On 17th January 1958 at 5p.m, Captain Ernest Law, a retired British military man and former chief officer of the Kenya Prison Department (now Kenya Prisons Service), went to the Kingsway Police Station (present day Central Police Station in Nairobi) seeking for assistance.
You see, Captain Law was apparently broke and jobless. During the colonial times, being declared a vagrant was a criminal offence.
The retired Captain was requesting police if they could assist him to be repatriated to his homeland in the United Kingdom. He was instead arrested and put into custody. The following day he was taken before the Nairobi Magistrate where, on his own admission of guilt, he was charged accordingly.
It is a matter that caused serious interest in the UK House of Commons, with members of Parliament pressing the Government to come clear on the circumstances leading to Captain Law’s controversial arrest and detention. He was later deported to the UK on 16th June 1958.
Details from the hansard of the British Parliament indicate that a year later, Captain Law’s incident was still festering with a number of politicians seeking answers on what exactly transpired.
One legislator who was quite passionate about this matter was Mr. John Stonehouse, a firebrand Member of Parliament for Wednesbury and later Walsal North between 1957 to 1974.
On 5th February 1959, Mr.Stonehouse asked the Secretary of State for the Colonies, Mr. Julian Amery, to explain the details surrounding Captain Law’s incarceration at the Kamiti Prison for five months and whether the Kenya Government considered compensation for what he considered unlawful detention.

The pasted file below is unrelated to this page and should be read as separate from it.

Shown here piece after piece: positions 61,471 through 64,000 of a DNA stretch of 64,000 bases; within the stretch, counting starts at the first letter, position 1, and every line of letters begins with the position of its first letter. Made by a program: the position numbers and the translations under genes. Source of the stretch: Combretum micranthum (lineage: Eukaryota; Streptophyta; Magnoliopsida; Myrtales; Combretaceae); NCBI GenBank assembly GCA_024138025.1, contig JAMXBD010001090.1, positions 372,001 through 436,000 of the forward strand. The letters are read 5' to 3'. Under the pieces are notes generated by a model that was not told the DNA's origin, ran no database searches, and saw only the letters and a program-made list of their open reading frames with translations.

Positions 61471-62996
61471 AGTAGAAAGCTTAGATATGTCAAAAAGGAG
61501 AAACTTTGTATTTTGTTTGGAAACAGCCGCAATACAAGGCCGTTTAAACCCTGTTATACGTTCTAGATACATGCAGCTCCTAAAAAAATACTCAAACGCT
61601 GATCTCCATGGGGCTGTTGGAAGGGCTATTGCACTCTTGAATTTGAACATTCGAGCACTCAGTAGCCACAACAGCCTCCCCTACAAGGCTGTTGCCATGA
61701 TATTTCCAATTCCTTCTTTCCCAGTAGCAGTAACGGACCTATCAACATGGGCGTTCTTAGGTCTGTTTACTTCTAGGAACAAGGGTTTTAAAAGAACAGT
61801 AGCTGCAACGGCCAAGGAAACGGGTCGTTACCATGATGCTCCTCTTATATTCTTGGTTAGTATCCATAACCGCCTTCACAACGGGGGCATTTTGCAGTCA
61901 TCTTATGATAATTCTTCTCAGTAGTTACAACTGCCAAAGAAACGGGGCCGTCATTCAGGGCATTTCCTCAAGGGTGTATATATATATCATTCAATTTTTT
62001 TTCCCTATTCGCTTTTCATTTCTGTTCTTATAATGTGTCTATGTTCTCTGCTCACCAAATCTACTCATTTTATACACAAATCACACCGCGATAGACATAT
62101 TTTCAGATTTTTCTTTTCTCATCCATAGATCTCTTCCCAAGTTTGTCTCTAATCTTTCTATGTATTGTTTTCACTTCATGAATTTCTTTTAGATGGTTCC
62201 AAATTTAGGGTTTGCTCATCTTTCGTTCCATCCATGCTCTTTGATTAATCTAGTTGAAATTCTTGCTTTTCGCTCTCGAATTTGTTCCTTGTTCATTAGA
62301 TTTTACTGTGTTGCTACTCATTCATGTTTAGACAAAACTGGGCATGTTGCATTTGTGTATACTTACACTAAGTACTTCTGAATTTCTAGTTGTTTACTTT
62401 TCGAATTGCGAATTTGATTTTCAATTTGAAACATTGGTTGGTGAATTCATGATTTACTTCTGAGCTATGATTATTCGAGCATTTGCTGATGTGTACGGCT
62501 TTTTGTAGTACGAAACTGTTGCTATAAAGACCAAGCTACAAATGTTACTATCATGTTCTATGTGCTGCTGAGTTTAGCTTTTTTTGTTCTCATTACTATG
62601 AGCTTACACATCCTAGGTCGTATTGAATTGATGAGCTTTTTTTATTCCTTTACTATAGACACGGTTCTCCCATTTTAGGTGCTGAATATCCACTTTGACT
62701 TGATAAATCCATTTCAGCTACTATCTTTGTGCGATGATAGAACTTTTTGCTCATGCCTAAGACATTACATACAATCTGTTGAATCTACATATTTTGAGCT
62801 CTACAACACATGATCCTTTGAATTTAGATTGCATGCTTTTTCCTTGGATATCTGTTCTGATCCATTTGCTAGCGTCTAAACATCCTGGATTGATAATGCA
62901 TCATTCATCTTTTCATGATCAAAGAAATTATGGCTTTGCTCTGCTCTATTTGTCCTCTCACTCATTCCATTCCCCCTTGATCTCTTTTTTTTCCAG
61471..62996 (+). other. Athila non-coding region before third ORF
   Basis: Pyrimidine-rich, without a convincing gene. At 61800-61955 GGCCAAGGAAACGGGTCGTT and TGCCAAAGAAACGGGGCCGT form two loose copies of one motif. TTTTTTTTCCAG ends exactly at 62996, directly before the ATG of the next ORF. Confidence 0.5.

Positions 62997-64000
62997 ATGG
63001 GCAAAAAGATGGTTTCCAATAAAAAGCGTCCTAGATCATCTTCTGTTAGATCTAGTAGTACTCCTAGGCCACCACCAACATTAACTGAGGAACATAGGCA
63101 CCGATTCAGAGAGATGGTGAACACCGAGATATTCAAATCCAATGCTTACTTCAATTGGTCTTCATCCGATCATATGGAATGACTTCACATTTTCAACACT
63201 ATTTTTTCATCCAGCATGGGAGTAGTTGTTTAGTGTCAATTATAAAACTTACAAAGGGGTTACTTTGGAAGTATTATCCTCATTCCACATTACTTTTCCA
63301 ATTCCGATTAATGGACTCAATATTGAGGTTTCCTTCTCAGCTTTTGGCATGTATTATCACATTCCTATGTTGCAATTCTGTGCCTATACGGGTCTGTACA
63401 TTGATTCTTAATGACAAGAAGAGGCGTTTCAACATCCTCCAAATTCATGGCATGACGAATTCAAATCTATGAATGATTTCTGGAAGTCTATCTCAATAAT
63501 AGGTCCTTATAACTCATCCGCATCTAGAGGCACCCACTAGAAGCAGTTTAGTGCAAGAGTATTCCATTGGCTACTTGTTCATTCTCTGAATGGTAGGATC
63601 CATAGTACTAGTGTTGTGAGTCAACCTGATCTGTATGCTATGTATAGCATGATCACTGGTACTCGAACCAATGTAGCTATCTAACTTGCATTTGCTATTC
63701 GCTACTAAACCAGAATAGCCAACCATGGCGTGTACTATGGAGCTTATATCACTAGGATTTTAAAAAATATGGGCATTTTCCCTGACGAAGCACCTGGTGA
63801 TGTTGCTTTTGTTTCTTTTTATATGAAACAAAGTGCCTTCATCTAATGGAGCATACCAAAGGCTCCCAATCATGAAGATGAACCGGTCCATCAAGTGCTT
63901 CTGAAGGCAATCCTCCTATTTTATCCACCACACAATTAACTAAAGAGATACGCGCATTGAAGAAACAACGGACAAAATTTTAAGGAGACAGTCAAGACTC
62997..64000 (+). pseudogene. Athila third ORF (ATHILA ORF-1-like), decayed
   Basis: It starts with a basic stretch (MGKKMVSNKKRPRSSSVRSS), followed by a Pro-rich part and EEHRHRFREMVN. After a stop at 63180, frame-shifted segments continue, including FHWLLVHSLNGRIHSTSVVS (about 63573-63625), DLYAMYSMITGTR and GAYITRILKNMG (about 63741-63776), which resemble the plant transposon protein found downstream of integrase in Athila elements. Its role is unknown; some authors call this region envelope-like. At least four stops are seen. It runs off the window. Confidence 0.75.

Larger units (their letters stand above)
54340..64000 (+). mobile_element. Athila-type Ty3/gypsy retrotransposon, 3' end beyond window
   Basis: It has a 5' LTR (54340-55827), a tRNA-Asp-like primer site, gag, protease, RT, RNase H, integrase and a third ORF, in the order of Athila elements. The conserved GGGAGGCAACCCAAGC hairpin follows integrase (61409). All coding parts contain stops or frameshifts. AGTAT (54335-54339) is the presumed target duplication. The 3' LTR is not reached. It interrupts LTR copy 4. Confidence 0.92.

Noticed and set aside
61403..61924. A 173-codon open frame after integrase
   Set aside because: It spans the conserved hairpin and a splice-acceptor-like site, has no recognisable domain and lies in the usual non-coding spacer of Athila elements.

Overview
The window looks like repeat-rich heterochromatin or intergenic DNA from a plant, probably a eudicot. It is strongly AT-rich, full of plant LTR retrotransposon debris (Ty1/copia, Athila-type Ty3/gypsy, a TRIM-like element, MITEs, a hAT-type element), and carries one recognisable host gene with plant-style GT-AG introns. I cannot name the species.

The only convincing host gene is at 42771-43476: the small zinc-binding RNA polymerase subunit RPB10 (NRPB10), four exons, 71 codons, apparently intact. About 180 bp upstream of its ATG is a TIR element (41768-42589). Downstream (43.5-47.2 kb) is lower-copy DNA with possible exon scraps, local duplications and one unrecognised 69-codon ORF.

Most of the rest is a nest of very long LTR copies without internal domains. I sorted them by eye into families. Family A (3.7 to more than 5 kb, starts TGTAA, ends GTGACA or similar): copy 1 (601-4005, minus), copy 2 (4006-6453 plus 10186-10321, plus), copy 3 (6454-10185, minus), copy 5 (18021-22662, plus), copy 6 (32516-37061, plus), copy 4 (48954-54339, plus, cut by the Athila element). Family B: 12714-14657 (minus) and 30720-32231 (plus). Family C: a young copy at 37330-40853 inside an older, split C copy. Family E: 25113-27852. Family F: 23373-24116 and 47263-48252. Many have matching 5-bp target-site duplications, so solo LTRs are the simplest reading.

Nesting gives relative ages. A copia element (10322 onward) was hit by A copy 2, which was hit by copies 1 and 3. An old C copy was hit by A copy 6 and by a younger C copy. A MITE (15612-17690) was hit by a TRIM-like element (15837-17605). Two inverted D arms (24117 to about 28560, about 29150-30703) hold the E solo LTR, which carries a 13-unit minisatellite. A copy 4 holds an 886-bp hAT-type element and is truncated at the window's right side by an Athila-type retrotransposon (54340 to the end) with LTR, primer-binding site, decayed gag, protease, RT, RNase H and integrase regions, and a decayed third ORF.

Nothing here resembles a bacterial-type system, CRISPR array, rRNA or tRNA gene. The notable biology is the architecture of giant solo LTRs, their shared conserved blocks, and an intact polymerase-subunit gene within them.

‘‘The magistrate found as a fact that Captain Law was a vagrant and ordered him to be detained in Kamiti Prison under Section 10 of the Vagrancy Ordinance,’’ answered Mr. Amery.
Mr.Stonehouse, not relenting, still pursued this matter on 12th February 1959 again, asking why Captain Law had to stay in prison for five months before he was deported.
‘‘A captain who served with distinction in the Army for twenty-five years asks the police for assistance. No charge is made against him, but he is detained in prison as a convict for a period of five months. Is the Minister satisfied that that is the way to treat a man who goes to the police for assistance?’’ He dug in.
It was the same line of thought advanced another legislator interested on Captain Law’s predicament, Mr.Aneurin Bevan, who was the MP for Ebbw Vale from 1929 to 1960.
‘‘Even though this man is imprisoned as a vagrant, how long must he be in prison in order to purge the offence of vagrancy? Is he to be there indefinitely, and how can he cease to be a vagrant, unless he has a chance of getting out of prison?’’ He posed.
Mr. Stonehouse also took issue with Captain Law’s repatriation on 16th June 1958, questioning why the exercise did not follow due process, specifically contravention of global aviation protocols.
He was concerned that Captain Law’s repatriation by air took place only three days after he had received his vaccination against smallpox and yellow fever, in contravention of the rules of the International Certificates of Vaccination, which require between 8 and 10 days, respectively, before validity.
Mr. Amery, while responding, explained to the legislators the futile efforts made to secure Captain Law sea passage. At the time, explained Mr. Amery, all vessels sailing for the United Kingdom were fully booked and as such, the air became the only available means, the concerns by Mr.Stonehouse notwithstanding.
‘‘An air passage was provisionally arranged for the 14th June or thereafter. A repatriation order was signed on 7th June. On being informed on 9th June that Captain Law’s air passage was definitely booked for 16th June, the officer in charge of Kamiti Prison arranged for him to be revaccinated against smallpox and re-inoculated against yellow fever immediately. So far as I know, the air company concerned did not contest the validity of the relevant certificates,’’ added Secretary Amery.
As to whether the Kenyan Government considered compensating Captain Law, Mr. Amery’s response was curt.
‘’Whether or not Captain Law could have any claim for compensation on the grounds of his detention is a matter for his legal advisers,’’ he quipped.
Editor’s Note: Now that you are here, kindly let us know your thoughts on this article.You can like, share and comment.If you have any story ideas you would like covered here, get in touch on the ”Contact Us” page.